23 A Portrait Photo by G. Kasebier ...... 19

24 A Photo by F. Eugene ...... 20

25 A Portrait Photo by A. Adams ...... 21

26 Scene 1: ...... 23

27 Scene 2: The Godfather ...... 23

28 Scene 10: The Godfather ...... 23

29 Scene 9: The Godfather ...... 23

30 A Painting by A. Cabanel ...... 25

31 A Painting by J.Vermeer ...... 29

32 A Photo by E. Serra ...... 29

33 A Photo by A. Adams with the ...... 30

34 An Original Photo and the Same Photo Processed by HDR – Photo by Shyam Kannapurakkaran ...... 32

35 A Photo by C. H. White ...... 34

36 A Gray Scale by H. P. Robinson ...... 35

37 A Photo by E. Lucile ...... 35

38 A Photo by D. Rudolf ...... 36

39 A Painting by A. Baldovinetti ...... 37 x


40 A Painting by H. Holbein ...... 37

41 A Chiaroscuro Painting by M. Caravaggio ...... 38

42 A Painting by G. D. Tour ...... 38

43 A by M. Caravaggio ...... 39

44 A Scene from the Film: The Godfather ...... 39

45 A Painting by F. D. Zurbaran ...... 40

46 A Scene from the Film: Star Wars 3 ...... 40

47 A Painting by A. Bronzino ...... 40

48 A Scene from the Film 300 ...... 40

49 A Previsualization Painting by H. R. Giger ...... 41

50 A Scene from the Film: Alien ...... 41

51 A Chiaroscuro Painting by O. Nerdrum ...... 43

52 A Scene from the Film: The Cell ...... 43

53 A Religious Chiaroscuro Painting by M. Caravaggio ...... 45

54 A Photo by W. E. Smith ...... 45

55 A Graphical Analysis of a Painting by M. Caravaggio ...... 46

56 A Photo 1 by I. Kraguljac ...... 48

57 A Photo 2 by I. Kraguljac ...... 49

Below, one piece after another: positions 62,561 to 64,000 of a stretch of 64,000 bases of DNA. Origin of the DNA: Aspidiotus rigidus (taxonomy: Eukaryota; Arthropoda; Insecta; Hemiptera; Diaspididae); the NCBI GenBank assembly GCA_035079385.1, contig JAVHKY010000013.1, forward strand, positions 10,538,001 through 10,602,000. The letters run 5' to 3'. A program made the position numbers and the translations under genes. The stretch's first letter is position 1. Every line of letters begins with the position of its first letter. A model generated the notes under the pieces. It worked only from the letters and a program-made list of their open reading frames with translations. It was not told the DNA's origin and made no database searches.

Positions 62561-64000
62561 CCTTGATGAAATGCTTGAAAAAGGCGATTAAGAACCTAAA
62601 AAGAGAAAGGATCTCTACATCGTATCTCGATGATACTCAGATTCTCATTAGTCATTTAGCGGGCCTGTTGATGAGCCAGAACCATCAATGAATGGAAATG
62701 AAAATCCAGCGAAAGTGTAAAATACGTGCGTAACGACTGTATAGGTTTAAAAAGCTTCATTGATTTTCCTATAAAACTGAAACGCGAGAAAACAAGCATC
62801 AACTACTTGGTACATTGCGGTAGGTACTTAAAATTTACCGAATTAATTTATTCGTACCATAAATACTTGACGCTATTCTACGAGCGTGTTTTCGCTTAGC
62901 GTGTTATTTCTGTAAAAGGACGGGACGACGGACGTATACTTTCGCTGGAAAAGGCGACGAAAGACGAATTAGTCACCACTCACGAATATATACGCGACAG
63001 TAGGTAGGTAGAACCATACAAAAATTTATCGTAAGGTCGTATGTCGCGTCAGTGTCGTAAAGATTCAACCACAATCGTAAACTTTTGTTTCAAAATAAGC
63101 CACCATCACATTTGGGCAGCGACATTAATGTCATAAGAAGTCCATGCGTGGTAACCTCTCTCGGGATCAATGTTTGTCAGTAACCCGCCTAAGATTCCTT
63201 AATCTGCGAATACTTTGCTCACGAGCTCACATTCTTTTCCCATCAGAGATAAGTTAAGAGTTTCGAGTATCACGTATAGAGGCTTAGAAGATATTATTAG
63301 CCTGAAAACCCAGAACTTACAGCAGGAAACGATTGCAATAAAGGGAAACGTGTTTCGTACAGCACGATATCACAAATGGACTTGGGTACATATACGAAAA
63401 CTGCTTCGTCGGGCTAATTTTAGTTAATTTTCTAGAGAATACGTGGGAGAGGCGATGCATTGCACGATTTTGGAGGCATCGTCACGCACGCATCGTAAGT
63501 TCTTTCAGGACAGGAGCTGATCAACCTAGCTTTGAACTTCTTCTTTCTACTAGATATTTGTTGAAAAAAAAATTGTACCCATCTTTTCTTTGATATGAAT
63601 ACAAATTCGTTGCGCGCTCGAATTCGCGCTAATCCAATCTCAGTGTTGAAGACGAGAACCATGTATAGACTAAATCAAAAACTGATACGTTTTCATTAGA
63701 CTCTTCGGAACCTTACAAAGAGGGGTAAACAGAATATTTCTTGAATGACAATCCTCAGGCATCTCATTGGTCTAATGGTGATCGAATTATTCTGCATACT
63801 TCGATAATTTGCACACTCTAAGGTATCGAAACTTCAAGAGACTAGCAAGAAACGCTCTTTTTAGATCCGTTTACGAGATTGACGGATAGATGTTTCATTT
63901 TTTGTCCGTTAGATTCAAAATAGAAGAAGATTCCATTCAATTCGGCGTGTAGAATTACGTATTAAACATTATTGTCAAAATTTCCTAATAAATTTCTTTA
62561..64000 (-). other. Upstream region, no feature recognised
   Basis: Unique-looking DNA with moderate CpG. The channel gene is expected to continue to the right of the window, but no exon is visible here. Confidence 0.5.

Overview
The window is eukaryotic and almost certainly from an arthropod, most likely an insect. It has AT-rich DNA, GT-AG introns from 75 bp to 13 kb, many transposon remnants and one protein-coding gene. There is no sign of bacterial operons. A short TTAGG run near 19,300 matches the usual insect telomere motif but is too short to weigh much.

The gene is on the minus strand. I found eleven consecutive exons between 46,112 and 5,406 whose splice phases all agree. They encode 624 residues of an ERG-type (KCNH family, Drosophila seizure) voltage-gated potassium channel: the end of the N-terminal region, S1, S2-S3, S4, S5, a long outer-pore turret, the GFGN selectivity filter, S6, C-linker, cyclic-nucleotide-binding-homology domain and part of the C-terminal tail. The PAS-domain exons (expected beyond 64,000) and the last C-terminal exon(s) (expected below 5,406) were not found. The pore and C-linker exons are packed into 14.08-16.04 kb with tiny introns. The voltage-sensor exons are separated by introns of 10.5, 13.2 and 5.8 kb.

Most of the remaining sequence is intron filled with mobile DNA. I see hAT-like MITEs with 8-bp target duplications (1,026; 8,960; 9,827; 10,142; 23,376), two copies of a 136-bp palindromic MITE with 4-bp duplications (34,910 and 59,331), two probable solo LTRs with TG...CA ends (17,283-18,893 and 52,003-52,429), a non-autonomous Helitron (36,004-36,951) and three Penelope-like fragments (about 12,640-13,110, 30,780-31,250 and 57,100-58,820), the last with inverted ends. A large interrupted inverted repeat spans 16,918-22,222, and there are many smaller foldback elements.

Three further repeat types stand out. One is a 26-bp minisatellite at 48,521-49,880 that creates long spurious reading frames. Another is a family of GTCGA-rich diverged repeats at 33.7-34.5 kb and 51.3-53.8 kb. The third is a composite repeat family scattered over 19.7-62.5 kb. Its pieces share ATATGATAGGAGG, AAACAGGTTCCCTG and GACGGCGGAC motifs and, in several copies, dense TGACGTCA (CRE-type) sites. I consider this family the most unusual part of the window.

58 A Photo 3 by I. Kraguljac ...... 50

59 A Photo 4 by I. Kraguljac ...... 51



60 A Photo 5 by I. Kraguljac ...... 52

61 A Photo 6 by I. Kraguljac ...... 53

62 A Photo 7 by I. Kraguljac ...... 54

63 A Chiaroscuro Lighting Setup and Photo by I. Kraguljac ...... 55

64 A Chiaroscuro Lighting Setup 2 and Photo by I. Kraguljac ...... 56

65 A Fresco by S. ...... 57

66 A Photo 8 by I. Kraguljac ...... 58

67 A Photo 9 by I. Kraguljac ...... 59

68 A Chiaroscuro Underwater Lighting Setup 1 and Photo by I. Kraguljac ...... 61

69 A Chiaroscuro Underwater Lighting Setup 2 and Photo by I. Kraguljac ...... 62

70 A Chiaroscuro Underwater Lighting Setup 3 and Photo by I. Kraguljac ...... 62

71 A Chiaroscuro in a Renaissance Period – Photo by I. Kraguljac ...... 64

72 Underwater Photo Experiment – Photo by I. Kraguljac ...... 65




When I’m lighting, I like to feel that every light has a dramatic logic and function in the composition. It really is like painting: each piece of light is a brush stroke, giving different emotional values, defining and texturing each part of the shot from foreground to background, highlighting what is important for the audience to see. ~ Laszlo Kovacs

(, A.S.C.) [1].

Chiaroscuro is the Italian word for light and shade, and is also used as a term in for a contrast between light and dark. Chiaroscuro is a method for applying value to a two dimensional artwork to create the illusion of a three-dimensional form. The more technical use of the term relates to painting, or , where three-dimensional volume is suggested by highlights and shadows and is often called "shading.” Chiaroscuro is usually identified by contrasts affecting a whole composition, but is also more technically used by artists and art historians to describe contrasting light effects that were first developed in the Middle Ages. This approach was standard by the early fifteenth- century in painting and manuscript illumination in Italy and Flanders, and then spread to all Western art. The term eventually broadened in meaning to cover all strong contrasts in illumination between light and dark areas in art. This is now theprimary meaning of the word [2].

______This thesis follows the style of IEEE Transactions on Visualization and Computer Graphics.


In modern times, the presence of chiaroscuro in drawing, printmaking and painting has had a strong influence on other forms of visual art including photography, cinematography, videography and 3D modeling.

I have spent a good part of my life trying to understand why Caravaggio painted the way that he did during different periods of his life. We show the audience what he sees.